“The world breaks everyone, and afterward, some are strong in the broken places.”–Ernest Hemingway
Two of the greatest fallacies regarding brokenness, I think, are:
- No one gets broken/hurt by the world–life is always perfect and fair
- If we admit to being broken, we are weak–there is nothing to be gained from being broken or healing from that brokenness.
Both are bull.
Every one of us is broken in one way or another. Every one of us. How we respond to that brokenness is a choice. If we equate brokenness with weakness, we may overcompensate for our “weakness” by seeing ourselves as too perfect to break and/or by denigrating others who get broken. If we see brokenness as a part of life, as something that can lead to personal growth (for us and others around us), we may become more resilient in the face of challenges, and more compassionate to other broken people.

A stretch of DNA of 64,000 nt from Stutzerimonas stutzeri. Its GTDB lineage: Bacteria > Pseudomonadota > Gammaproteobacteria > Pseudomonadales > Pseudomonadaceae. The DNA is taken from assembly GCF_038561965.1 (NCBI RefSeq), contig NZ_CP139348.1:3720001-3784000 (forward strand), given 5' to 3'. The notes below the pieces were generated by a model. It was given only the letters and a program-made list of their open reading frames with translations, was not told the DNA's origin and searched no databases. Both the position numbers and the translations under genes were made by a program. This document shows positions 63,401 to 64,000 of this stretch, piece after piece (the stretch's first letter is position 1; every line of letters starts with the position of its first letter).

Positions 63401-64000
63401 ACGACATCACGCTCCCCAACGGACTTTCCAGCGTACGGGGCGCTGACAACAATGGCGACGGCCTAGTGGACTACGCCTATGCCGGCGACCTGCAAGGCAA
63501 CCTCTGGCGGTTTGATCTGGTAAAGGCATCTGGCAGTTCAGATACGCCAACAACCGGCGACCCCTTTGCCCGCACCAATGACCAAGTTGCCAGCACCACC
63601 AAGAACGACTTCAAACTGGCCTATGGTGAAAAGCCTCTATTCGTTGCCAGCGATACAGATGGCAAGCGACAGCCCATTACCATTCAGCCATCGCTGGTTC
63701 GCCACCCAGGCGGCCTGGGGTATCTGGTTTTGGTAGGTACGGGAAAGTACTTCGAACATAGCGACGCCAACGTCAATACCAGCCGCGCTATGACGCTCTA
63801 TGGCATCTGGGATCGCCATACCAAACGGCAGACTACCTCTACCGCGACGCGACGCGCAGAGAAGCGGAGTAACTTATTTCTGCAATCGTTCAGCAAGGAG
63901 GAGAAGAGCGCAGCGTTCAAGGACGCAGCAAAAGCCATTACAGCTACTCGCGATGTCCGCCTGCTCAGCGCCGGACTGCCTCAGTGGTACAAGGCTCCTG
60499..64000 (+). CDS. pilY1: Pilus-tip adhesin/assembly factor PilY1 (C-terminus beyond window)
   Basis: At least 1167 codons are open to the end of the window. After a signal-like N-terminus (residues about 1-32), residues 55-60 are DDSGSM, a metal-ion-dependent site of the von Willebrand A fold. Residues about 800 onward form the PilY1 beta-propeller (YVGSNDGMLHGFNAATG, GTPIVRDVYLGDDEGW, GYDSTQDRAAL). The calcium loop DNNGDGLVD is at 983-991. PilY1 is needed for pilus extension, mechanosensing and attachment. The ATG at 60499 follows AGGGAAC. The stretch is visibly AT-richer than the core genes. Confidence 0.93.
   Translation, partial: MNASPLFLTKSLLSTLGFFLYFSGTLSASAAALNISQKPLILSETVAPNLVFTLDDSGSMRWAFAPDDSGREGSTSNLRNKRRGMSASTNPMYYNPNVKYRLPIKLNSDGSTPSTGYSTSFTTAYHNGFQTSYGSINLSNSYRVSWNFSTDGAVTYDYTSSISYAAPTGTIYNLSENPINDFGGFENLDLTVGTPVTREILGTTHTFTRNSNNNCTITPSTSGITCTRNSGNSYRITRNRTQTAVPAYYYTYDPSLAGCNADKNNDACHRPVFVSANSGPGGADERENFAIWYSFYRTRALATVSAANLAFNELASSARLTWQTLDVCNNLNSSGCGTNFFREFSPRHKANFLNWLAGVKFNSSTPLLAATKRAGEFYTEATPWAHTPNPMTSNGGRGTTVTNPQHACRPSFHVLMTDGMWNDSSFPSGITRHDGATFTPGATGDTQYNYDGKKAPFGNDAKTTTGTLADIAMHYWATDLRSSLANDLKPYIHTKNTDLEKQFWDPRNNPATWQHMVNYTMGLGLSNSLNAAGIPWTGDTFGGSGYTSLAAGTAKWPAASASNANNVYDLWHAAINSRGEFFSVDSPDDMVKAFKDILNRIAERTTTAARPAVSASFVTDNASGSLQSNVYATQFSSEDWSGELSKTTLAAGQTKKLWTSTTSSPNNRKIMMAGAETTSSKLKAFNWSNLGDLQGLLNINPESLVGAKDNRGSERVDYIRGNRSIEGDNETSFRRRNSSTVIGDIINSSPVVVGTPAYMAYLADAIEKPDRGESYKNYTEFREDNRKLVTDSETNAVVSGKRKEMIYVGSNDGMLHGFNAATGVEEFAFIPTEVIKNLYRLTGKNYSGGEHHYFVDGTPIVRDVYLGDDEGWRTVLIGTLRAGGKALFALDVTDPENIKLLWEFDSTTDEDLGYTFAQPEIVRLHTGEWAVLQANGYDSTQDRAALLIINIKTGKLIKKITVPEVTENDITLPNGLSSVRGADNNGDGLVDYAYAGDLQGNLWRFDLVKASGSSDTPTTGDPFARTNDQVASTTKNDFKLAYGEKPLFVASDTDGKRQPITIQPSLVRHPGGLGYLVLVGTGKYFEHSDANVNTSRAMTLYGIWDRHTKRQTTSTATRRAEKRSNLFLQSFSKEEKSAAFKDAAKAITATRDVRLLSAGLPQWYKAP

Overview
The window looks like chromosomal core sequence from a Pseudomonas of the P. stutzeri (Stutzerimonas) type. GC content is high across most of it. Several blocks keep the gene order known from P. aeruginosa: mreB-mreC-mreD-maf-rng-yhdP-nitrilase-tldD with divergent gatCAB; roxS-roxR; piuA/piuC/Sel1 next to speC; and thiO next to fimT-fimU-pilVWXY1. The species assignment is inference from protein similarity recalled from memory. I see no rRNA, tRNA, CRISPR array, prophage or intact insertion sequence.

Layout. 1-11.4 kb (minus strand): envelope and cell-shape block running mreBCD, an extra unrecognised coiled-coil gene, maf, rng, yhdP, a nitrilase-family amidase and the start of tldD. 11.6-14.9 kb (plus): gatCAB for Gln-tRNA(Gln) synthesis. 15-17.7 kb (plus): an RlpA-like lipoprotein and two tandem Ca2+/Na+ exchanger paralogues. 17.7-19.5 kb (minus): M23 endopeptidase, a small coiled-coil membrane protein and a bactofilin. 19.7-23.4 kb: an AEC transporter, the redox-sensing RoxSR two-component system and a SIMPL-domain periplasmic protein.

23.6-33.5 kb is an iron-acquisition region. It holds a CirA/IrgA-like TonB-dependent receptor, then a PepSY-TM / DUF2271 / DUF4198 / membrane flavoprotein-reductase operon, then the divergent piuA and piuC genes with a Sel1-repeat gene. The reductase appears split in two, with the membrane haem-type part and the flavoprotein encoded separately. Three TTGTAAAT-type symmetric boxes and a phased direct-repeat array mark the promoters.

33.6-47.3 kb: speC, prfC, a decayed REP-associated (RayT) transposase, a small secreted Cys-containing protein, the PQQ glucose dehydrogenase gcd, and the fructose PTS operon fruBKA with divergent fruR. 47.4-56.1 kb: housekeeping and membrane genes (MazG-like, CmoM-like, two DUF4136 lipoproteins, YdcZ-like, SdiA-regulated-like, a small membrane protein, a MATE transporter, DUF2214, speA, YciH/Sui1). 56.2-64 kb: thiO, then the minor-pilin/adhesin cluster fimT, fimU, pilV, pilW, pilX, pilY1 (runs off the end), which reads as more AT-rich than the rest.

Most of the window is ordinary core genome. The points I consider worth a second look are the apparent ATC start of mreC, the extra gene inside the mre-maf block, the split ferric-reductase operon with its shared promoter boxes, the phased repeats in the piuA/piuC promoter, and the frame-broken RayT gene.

Brokenness is not a liability. Brokenness can transform our perspective, rearrange our priorities, make us more loyal, and more accepting.
When grieving, it can be difficult to see the positive side to the suffering. It can be hard to see that grief is steeling us against more challenges to come. It can be impossible to see that grief is melting away our vulnerabilities and making us more available to love and help others who are hurting.
Grief breaks everyone and, if we allow it, grief can show us how to rebuild our shattered worlds into something stronger and more loving. Rather than thinking of broken as breaking down, what if we conceived of broken as breaking open? Our strength as grievers comes not in our hardness, but in our vulnerability: in our ability to love freely, to share our pain, to cry with others, to empathize more deeply.